Still, Wilhelm II was no dictator. Germany had a strong constitutional order and an elected Reichstag with a broader franchise than Great Britain. However, the cabinet answered to the kaiser, not the parliament. In that sense, Imperial Germany looked a lot like modern‐day America, where the president is both head of state and government, and thereby manages the executive branch, in contrast to Westminster parliamentary rule.
The German Empire was not a superpower, but it was a rising great power. It possessed the world’s second‐largest economy, had surpassed Great Britain in industrial strength and enjoyed a substantially larger population than France. The German army was the world’s best army. Kaiser Wilhelm’s attempt to match British naval strength failed, but the potent Kriegsmarine could not be ignored by London. Berlin also acquired a small network of overseas colonies.
The kaiser was particularly interested in international affairs. He dismissed Bismarck in 1890 and embarked upon what he termed the “New Course.” Bismarck was no liberal peacenik, but once he unified Germany and consolidated the empire’s gains, he sought stability. He was uninterested in colonies, opposed a naval race with Great Britain, and sought to keep France and Russia apart. Had his policies remained in place, World War I almost certainly would not have erupted in August 1914. Bismarck famously observed that the Balkans were not worth the bones of a single Pomeranian grenadier. He was right.
Kaiser Wilhelm was aggressive, thoughtless and extraordinarily maladroit. He earned a lengthy litany of criticisms. The Economist recently observed that he “grew up to be emotionally needy, bombastic, choleric, hyperactive and hypersensitive. His personality combined with the militaristic authoritarian culture of the Prussian court to create a monarch who was extraordinarily ill‐suited to lead the most powerful country in Europe.”
Historian Thomas Nipperdey called the kaiser “gifted,” but also “superficial, hasty, restless, unable to relax, without any deeper level of serious, without any desire for hard work or drive to see things through to the end, without any sense of sobriety, for balance and boundaries, or even for reality and real problems, uncontrollable and scarcely capable of learning from experience, desperate for applause and success.”
That sounds an awful lot like the current occupant of the White House.
Kaiser Wilhelm insisted on gaining Germany “a place in the sun” by fair means or foul. Although he was nothing like Adolf Hitler in power or intention, he managed to offend ally and adversary alike. There was no Twitter then, but in 1895 the kaiser dispatched an encouraging telegram to the Boers, who were resisting British troops in the Transvaal. This won neither him nor Germany any friends or plaudits across the English Channel.
In 1900 German soldiers joined an international expedition to suppress the anti‐Western “Boxer Rebellion” in China. He told them: “Just as a thousand years ago the Huns under their King Attila made a name for themselves, one that even today makes them seem mighty in history and legend, may the name German be affirmed by you in such a way in China that no Chinese will ever again dare to look cross‐eyed at a German.” The term “Hun” was put to propaganda use against Germany during World War I.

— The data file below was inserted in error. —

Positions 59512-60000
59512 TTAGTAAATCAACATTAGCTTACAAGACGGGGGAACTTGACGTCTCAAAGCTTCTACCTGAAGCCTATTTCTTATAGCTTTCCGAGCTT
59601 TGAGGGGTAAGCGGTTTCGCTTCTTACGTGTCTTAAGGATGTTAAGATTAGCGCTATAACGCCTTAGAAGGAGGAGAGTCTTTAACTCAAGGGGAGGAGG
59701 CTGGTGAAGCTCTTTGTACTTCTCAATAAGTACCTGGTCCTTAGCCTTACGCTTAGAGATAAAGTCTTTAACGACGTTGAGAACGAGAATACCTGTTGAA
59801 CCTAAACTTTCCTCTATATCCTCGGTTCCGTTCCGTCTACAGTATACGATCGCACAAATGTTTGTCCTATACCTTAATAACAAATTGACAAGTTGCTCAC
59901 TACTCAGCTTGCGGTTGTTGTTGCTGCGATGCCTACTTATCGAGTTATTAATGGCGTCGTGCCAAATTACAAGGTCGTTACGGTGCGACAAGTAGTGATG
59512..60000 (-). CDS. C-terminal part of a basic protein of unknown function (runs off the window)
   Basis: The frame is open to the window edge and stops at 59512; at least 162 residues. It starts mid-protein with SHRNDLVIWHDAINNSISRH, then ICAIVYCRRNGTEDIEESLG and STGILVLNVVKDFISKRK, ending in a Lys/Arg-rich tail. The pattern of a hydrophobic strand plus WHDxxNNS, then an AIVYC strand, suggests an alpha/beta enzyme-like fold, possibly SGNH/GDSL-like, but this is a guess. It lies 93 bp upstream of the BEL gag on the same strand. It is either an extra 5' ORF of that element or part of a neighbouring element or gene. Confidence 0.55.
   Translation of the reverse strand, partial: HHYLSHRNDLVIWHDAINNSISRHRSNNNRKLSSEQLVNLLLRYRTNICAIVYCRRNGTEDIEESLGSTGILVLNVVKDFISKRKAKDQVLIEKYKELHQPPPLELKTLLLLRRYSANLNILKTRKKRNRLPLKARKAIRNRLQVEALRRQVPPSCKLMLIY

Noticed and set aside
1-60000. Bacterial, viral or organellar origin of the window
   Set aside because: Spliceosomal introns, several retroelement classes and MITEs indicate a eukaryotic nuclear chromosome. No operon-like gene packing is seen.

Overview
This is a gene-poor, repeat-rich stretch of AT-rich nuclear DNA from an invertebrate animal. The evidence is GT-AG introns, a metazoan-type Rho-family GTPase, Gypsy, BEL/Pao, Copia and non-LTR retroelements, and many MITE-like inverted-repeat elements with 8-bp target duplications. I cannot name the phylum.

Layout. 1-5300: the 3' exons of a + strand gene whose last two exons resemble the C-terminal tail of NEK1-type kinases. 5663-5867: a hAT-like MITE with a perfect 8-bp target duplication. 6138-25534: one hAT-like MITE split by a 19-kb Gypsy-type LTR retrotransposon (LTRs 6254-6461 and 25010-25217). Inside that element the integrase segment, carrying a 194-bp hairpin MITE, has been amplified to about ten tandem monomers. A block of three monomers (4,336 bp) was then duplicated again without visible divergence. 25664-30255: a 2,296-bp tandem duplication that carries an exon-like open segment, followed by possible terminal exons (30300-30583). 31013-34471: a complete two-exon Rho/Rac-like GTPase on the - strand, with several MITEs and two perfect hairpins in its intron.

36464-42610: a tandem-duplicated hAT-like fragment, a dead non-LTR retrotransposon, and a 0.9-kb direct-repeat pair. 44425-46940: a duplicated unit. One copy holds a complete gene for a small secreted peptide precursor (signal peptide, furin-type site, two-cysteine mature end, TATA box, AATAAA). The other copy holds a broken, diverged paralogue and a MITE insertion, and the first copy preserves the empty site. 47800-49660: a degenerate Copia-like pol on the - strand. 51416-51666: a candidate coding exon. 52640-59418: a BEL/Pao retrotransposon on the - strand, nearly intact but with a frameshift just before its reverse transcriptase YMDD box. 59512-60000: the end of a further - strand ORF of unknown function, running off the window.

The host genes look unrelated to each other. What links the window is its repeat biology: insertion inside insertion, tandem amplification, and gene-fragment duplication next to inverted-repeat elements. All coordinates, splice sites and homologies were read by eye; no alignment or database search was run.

Five years later, he inflamed tensions with France by visiting Morocco and backing the kingdom’s independence against Paris. His conduct also offended friendly states and lost Berlin support at the international conference called to defuse the crisis. In 1908, Kaiser Wilhelm gave an indiscreet, boastful, condescending interview in the Daily Telegraph, a leading British paper. During the interview, he called the British “mad” and said the German navy targeted Japan. So hostile was the reaction at home, as well as overseas, that the chastened monarch tempered his future foreign ventures.
During the European crisis after the June 28, 1914, assassination of Austria-Hungary’s Archduke Franz Ferdinand, the heir to that empire’s throne, Wilhelm pushed for an aggressive response before unsuccessfully attempting to halt the rush to war with the famous “Willy‐Nicky” telegram to his cousin, Russian Tsar Nicholas II. Kaiser Wilhelm was gradually sidelined during the war and forced to abdicate by the Reichswehr after Germany sought an armistice in late 1918. Erich Ludendorff and Paul von Hindenburg ran the show. Kaiser Wilhelm lived out his life in exile in the Netherlands and died under Nazi occupation in 1941.
In both personality and lack of discretion, the Kaiser and the Donald seem to have a lot in common. Thankfully, history never fully repeats itself, but the two remind us of the truth of abolitionist Wendell Phillips’ observation that “eternal vigilance is the price of liberty.”
America has a more powerful legislature, an active opposition and a better developed civil society than imperial Germany—all of which should help hold President Trump in check if his more dubious personality traits lead to trouble. Nevertheless, the presidency has amassed extraordinary authority. Congressional Republicans so far have been largely pusillanimous and understandable popular anger against institutions, such as the media, undercut their influence.
One need not look to history to recognize that the next four years are likely to prove challenging. But President Trump’s closest historical model suggests the urgency of preparing an effective, nonpartisan opposition. Surely, this is a time to be vigilant in the defense of freedom.